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Cambridgeshire report

If a typical big-field Saturday handicap is a cryptex, then Richard Fahey is the man with all the codes.  Last Saturday he won the Ayr Gold Cup with Don’t Touch, then yesterday, on the Rowley Mile at Newmarket, he sent out Third Time Lucky to land the Betfred Cambridgeshire.

And just like Don’t Touch, Third Time Lucky is a progressive three-year-old who was competing against his elders.  It is often difficult for a three-year-old to get into these valuable all-aged handicaps.  There is a balance to be struck.  You need a high enough handicap rating to get yourself into the race, but a low enough rating to give yourself a chance of winning it.  Fahey is a master of that balancing act.

There was drama at the start of the race as Brendan Brackan emerged from stall six, ducked sharply and unshipped his rider.  That meant that Adam Beschizza on Third Time Lucky in stall seven had to change his plans.

“My aim was to get a lead from Brendan Brackan beside us,” said the winning rider, “but after he unseated his rider, we had to go to Plan B.”

Plan B went something like this: race prominently on the far side, towards the far rail, allow Master The World go a length and a half up on you at the furlong pole, then run him down on the run to the line and get up to win by a short head.

“When the other horse went past,” said Beschizza, “I thought that he had gone too soon.  He hung across me, but that gave my horse a chance to change his lead and get back at him.  I thought that we just got there.  It’s great to win the Cambridgeshire, but I can’t take any credit for it, he has been trained to perfection by Mr Fahey.  You just can’t beat riding for Mr Fahey on a Saturday.  Or on any day.”

The first four home all finished off their race on the far side, with the well-backed favourite, the Michael Halford-trained Portage, finishing fifth overall and doing best of those horses that raced towards the near side.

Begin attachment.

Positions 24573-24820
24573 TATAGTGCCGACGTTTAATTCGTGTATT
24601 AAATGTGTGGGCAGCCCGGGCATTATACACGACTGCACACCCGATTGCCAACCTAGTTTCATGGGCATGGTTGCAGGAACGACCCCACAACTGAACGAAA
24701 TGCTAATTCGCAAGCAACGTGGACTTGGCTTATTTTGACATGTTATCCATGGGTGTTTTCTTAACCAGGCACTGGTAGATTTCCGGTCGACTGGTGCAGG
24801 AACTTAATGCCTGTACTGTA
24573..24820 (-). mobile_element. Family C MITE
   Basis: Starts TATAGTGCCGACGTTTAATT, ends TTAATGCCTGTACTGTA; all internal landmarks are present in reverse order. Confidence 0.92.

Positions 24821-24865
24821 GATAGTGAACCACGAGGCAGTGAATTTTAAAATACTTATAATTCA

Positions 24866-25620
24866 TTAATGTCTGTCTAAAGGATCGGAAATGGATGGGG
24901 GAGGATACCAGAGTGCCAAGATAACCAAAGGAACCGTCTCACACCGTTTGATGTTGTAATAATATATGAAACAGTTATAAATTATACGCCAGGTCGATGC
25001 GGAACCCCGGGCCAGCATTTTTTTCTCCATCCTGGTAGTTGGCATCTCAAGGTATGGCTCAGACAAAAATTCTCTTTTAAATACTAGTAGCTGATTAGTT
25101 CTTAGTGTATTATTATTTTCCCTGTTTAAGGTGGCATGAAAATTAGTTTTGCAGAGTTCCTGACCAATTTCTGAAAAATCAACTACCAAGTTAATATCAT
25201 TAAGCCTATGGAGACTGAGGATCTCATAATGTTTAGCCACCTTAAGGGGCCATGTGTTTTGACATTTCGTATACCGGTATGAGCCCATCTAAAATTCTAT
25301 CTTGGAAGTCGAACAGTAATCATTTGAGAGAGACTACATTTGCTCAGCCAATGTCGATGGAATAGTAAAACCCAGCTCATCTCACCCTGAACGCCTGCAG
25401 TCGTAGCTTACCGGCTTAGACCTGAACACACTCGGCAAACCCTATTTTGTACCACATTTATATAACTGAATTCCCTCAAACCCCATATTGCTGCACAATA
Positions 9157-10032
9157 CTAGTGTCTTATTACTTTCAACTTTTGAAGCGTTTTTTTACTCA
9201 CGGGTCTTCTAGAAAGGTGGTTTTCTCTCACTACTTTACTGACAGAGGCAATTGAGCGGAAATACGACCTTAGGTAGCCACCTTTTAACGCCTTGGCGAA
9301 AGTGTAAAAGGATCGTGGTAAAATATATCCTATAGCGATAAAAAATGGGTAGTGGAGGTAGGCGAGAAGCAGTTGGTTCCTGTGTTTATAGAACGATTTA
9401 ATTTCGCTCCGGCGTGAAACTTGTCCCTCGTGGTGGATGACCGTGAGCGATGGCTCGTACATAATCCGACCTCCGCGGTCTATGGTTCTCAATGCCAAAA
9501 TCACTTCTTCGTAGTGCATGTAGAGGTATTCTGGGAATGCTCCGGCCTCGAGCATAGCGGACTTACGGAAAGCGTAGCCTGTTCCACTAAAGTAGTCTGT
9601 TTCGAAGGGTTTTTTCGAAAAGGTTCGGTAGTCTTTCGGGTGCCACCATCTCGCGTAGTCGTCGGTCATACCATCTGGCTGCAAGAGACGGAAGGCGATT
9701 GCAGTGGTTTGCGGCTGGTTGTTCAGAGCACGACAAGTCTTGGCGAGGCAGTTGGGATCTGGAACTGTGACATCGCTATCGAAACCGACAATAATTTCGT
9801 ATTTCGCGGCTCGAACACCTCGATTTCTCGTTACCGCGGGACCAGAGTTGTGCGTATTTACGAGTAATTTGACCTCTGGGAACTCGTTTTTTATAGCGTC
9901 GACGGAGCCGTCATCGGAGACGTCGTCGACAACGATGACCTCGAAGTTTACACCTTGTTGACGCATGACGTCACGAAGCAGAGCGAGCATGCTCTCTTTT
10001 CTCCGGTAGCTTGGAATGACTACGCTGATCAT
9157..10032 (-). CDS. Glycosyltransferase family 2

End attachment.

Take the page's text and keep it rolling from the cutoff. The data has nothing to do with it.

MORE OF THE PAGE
There were clues for next year’s Classics dotted around throughout the day with some top class juveniles competing.  The John Gosden-trained Foundation got the better of his duel with Deauville to land the Group 2 Juddmonte Royal Lodge Stakes, and was cut to as short as 10/1 for next year’s Epsom Derby.

“He will learn a lot from that,” said winning rider Frankie Dettori.  “He will be a very good ride to have in the Racing Post Trophy.  A mile will be his minimum trip though, I think he wants further than that.”

Dettori doubled up on Shalaa, who justified odds of 1/2 when making just about all the running to land the Group 1 Juddmonte Middle Park Stakes, also for John Gosden.  Bookmakers cut the Invincible Spirit colt to as short as 10/1 for next year’s 2000 Guineas, but it may be that he will not be asked to stretch out to a mile next year.

“He’s very, very fast,” said Gosden.  “He has so much speed, he has that sprinter’s build.  He reminds us all of (former champion sprinter) Oasis Dream, and he is not crying out for a mile.”

The other Group 1 race on the day, the Connolly’s Red Mills Cheveley Park Stakes, was won by Lumiere, who also made all the running under William Buick, and got the best of a thrilling three-way go to the line to see off Illuminate and Besharah.  The Mark Johnston-trained filly was cut by several bookmakers to 8/1 co-favourite for next year’s 1000 Guineas.

 © The Sunday Times,  27th September 2015